“Digital literacy will probably be the only kind of literacy there is”

Interview with Matthew D’Ancona, political columnist for the Guardian and the New York Times
by Marilyn Achiron, Editor, Directorate for Education and Skills

“Learning how to navigate the web with discernment is the most pressing cultural mission of our age.” So asserts Matthew D’Ancona, political columnist for the Guardian and the New York Times, in his timely and passionately argued new book, Post-Truth: The War on Truth and How to Fight Back. D’Ancona writes that he sees his book as an exploration of “the declining value of truth as society’s reserve currency” and asks: “So what happens when lies not only proliferate but also seem to matter less – or even not at all?” We met with D’Ancona in June, when he spoke at the OECD Forum in Paris.

Marilyn Achiron: How can schools help educate young people to be able to tell fact from fiction when they’re using the Internet?

Matthew D’Ancona: It’s a bit like be given a car without being taught to drive, isn’t it? Kids have access to digital devices from a very early age. You can be sure that, in a classroom of 7- or 8-year-olds, a good few of them will already have access to the Internet; perhaps more, and perhaps younger. I think digital literacy should be taught as a separate subject, and I would teach it from the age of 5. At the moment, it’s basically left to parents to decide how they police their children on line. But we’re living in a transitional era, where a lot of parents don’t know what is on line. Many of them may have become comfortable with e-mail and perhaps even have a Facebook page, but perhaps they don’t understand how deep and wide the Internet is. So there is a definite role for formal education in this. And to me, it’s a no-brainer. One of the basic tasks of education in any system is to teach children how to read a text. First, how to read it, and then, as they grow older, how to understand it.

At the moment, schools treat the Internet as if it was just another tool, as a means of writing essays on their laptops or going to Google. But there’s very little attempt to encourage kids to say: “When I go to this website or access social media, how can I be sure that it’s reliable?” I think it should be instilled in kids from a very early age that the Internet is an unbelievably powerful tool and it can be powerful in the best possible ways; but it can also be a kind of engine of falsehood. I don’t think you can expect children to know that instinctively any more than you can expect them to understand Shakespeare or Proust instinctively. It’s something that is taught; it’s a skill. The difficulty is, at the moment, there isn’t a very large cohort of teachers who have those skills. So one of things governments will have to do is legislate and devote resources to training teachers how to do this…We are preparing our children for a future where digital literacy will probably be the only kind of literacy there is.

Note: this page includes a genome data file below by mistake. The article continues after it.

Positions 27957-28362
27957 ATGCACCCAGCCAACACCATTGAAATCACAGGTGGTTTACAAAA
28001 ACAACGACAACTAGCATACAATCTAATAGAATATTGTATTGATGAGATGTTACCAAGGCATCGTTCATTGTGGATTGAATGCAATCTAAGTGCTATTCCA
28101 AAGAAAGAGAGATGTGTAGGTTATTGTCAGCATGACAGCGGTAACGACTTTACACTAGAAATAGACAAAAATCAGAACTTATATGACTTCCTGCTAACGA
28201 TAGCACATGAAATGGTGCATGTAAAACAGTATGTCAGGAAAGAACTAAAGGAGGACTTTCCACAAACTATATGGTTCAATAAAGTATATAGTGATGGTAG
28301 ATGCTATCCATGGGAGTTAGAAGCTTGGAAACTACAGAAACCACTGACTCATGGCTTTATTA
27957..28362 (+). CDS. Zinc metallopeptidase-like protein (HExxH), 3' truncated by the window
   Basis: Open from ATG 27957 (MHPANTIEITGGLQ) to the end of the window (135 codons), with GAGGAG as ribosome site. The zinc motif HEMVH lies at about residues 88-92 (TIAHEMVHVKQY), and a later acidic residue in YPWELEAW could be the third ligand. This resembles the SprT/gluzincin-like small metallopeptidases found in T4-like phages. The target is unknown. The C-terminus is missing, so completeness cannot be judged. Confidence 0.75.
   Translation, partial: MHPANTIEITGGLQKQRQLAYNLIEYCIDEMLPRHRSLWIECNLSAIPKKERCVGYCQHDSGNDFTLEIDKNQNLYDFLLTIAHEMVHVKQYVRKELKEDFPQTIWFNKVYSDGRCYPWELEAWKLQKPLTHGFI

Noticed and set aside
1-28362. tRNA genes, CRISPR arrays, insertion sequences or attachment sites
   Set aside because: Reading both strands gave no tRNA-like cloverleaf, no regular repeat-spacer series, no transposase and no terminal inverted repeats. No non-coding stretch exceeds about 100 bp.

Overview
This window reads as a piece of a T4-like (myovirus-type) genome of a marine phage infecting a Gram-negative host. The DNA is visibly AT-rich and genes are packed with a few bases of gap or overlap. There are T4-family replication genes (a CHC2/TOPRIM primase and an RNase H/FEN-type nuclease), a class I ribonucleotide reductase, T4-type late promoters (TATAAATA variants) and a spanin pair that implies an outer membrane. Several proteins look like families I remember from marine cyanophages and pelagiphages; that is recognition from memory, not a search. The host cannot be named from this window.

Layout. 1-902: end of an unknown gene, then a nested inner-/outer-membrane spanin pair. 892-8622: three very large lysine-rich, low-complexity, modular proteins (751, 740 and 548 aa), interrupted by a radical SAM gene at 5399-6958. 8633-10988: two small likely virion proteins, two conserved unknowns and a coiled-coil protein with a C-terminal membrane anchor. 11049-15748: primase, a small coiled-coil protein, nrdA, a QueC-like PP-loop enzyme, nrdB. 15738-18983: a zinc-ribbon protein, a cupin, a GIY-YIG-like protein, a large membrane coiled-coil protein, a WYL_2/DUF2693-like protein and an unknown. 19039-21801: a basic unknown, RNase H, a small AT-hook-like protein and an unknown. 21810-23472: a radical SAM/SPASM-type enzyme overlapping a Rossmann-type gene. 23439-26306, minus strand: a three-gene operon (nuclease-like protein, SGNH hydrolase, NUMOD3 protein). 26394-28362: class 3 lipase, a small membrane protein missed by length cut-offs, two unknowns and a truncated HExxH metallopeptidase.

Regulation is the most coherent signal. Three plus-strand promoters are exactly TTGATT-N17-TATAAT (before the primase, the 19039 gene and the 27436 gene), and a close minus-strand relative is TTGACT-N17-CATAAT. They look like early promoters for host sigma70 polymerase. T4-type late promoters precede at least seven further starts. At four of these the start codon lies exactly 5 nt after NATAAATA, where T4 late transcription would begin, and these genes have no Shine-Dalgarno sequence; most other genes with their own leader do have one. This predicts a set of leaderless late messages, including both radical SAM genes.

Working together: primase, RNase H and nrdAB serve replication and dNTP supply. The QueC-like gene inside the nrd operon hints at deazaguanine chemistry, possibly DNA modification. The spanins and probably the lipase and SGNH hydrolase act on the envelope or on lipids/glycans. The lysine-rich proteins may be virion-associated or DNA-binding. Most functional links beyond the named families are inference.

MA: We seem to be living in a culture of lying. People lie on social media, they lie on their CVs…

MD’A: It’s become easier to lie. Anonymity and physical distance have enabled people to lie. It’s extremely easy on social media to create an entirely illusory self. And people find a kind of therapeutic value in that. Of course it’s enormously dangerous. At its extreme version, it can be used for the most appalling manipulations of children, for instance.

MA: Is it because parents and teachers are not teaching the value of the truth anymore?

MD’A: I don’t think teachers have failed; I just think the task has become infinitely more difficult. It goes back to the whole question of digital literacy. It is terrifying to me that Holocaust denial has become so prevalent again. When you look back at the past 30 years, there was the famous trial of David Irving that was meant to be the great drawing-of-a-line under that: Holocaust denial had been taken to court and destroyed. But it’s still around – and, arguably, reaching more peole than ever because [David Irving] is now an online icon for these people. That’s another reality: with the Internet, nothing is settled; you have to be permanently vigilent.

I think that what will happen, as in years past, is that we’ll see almost a consumerist approach to information, which I think is very sensible. We’ll opt more and more for Kitemarks* and validations: “this website is realiable; you can trust this”. In the UK, you have Which?, the consumer association; for restaurants, you have the Michelin guide. It’s not difficult to establish trusted forms of vetting. I think that bigger and more adventurous examples of that, crowdfunded or even possibly even publicly funded, will be essential, so that there is a Kitemark on the top of websites saying “this website has been judged”…. But this requires people to take the time; and the problem is where 10 or 20 years ago you’d be talking about hundreds of media brands, you’re now talking about millions of webpages. That’s the difficulty. But you have to start somewhere, and I think the good can drive out the bad.

OECD Forum 2017
Schools should teach pupils how to spot 'fake news', by Sean Coughlan, BBC, 18 March 2017.

* The British Standards Institution’s Kitemark is a “quality mark [that] confirms that a product or service has been thoroughly tested and checked, time and again, and proven to meet a recognised industry standard or need. It’s a voluntary mark manufacturers and service industries use to demonstrate safety, reliability and quality”.

Photo credit: @shutterstock 


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